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Alderley Edge Hotel and Restaurant

Mid-life crisis or finding themselves? We send Vanessa down to the The Alderley Edge Hotel and Restaurant to find out about 'interactive eating.'

Published on June 20th 2006.


Alderley Edge Hotel and Restaurant

Some might call it a mid-life crisis, others consider it “finding themselves”. And in the case of The Alderley Edge Hotel and Restaurant the latter is certainly more the fitting of the two.

God loves a tryer and Head Chef, Chris Holland and General Manager, Ahmet Kurcer will certainly have earned themselves a 1st class ticket to the pearly gates with the efforts towards adding smaller dishes and seasoning with a modern twist. For the most part it works.

Attention to detail is unquestionable, with delicious salmon and croque monsieur canapés served in the lounge area, as you’re swallowed by the plump furnishings. To be fair you need that time to settle down before your mind is boggled with a multiple choice menu of 17 options for starters and 12 mains. For the sparrows among us there’s also the option available of sample/smaller portions of two starters, two mains and two desserts.

After a mathematical process of elimination, we were shown to our table and served a shot glass of hot shellfish with vanilla foam, which my husband described as a ‘hangover’ cure. It’s an ambitious start and although rich with flavour, it was slightly chalky and just outstayed its welcome on the palate - perhaps best reserved till after the starter.

Luckily the selection of breads and kooky trio of parmesan and truffle, roasted nut and sea salt butter settled the taste buds down, easing us into the starters.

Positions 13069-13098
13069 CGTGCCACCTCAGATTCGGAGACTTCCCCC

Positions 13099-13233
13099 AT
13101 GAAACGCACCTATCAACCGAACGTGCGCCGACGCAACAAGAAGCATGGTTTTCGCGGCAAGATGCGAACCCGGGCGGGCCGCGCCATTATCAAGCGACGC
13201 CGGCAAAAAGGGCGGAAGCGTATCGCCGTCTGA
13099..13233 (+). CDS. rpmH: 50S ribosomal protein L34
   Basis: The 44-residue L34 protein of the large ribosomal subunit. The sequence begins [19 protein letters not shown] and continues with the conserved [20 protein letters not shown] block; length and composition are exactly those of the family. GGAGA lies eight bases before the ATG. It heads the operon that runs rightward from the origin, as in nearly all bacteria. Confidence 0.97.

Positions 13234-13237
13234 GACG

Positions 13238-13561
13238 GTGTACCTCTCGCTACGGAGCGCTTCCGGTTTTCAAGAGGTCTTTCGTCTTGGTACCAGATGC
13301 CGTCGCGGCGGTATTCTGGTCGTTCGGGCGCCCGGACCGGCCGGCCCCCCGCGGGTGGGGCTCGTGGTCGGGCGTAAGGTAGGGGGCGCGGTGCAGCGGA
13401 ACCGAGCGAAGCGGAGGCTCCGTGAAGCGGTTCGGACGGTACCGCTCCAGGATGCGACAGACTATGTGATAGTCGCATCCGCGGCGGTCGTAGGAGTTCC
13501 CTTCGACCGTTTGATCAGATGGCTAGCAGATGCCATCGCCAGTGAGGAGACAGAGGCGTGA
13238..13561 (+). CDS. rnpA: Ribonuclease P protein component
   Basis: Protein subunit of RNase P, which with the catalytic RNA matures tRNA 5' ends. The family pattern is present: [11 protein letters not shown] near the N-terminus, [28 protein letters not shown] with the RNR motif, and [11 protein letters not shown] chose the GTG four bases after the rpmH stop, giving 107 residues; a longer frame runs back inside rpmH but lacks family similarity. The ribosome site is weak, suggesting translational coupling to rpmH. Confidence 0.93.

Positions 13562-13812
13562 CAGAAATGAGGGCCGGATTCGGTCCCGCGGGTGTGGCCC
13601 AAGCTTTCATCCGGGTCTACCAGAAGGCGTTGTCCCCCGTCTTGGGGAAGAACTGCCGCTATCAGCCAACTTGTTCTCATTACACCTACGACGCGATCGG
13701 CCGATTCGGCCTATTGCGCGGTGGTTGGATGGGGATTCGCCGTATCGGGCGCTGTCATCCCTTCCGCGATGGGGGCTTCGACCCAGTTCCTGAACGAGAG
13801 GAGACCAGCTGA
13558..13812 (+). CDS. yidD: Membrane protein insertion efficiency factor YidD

Seared Hand dived Scallops with a mouselline of English Asparagus (£9.95) were stylishly arranged on retro oblong white plates. The scallops were pulsating with juice and meatiness and complimented freshly by a cheeky experiment of asparagus – mousse, purée and chopped. There’s nothing worse than limp asparagus, but thankfully even the chopped ones had only been for a swift dip in the pan. My husband’s choice was Pot Roasted Foie Gras, Truffle Brioche, Sweet Dates and Rhubarb Coulis (£9.90) a sexy little ensemble of warm, deliciously gooey sweetness sprawled seductively on the crisp brioche. The neatly sized portions reassure that there’s plenty in reserve for the mains.

Our chosen wine was the very trendy New Zealand Cloudy Bay Cabernet Sauvignon 2004, (£34), a lively white, kicking with grapefruit and a perfect accompaniment to the scallops.

The Braised Bellied Pork with spices served with crackling (£18.50) was a bit of a comedown from such a peach of an intro as it was drowning in gravy. Hearty, well seasoned and tender but although the accompanying Pak Choi was an oriental twist to what’s traditionally a renaissance dish, it (along with the butter nut mash) was struggling to stay afloat. So thank god, they redeemed themselves with the racy contender of the sautee of Horseshoe farm chicken with chorizo sausage and English parsley pesto (£15.50). Flavours exploded on time release, chorizo, followed by chicken and then the last kiss of parsley pesto.

There was a welcomed breather before the desserts as by this point food consumption was starting to rudely invade my ribcage. My dessert of Homegrown Rhubarb and Apple Pecan Crumble, Clotted Cream (£5.50) was tweely presented in white tea cups with a welling teardrop of clotted cream and the tartness of the fruit and the spice of the crumble balanced each other deliciously. And if it wasn’t for the burnt bottom of the Sticky Toffee pudding which made up the third component in the Trio of English Puddings (£6.50) which included Sherry Trifle, Fruit Crumble – the desserts would have known what sweet success tasted like. Sadly by the time the petit fours arrived, our pot bellies thought better of it.

This may well succeed as an interactive eating experience and the very fact that we were still there three and a half hours later is a positive reflection on ambiance and service. However, the down side to the wealth of food is that because taste buds are kidnapped and taken on a bit of a blind tasting, there is also a danger that they end up blind drunk.

The Alderley Edge Hotel and Restaurant sits elegantly on high and sighs tiresomely at the village of fast cars and fast chat-up lines, below. And if it’s old school service you’re after, then bypass the nouveau riche and head up the hill for a generous serving of traditionalism. 14/20

Vanessa Lees
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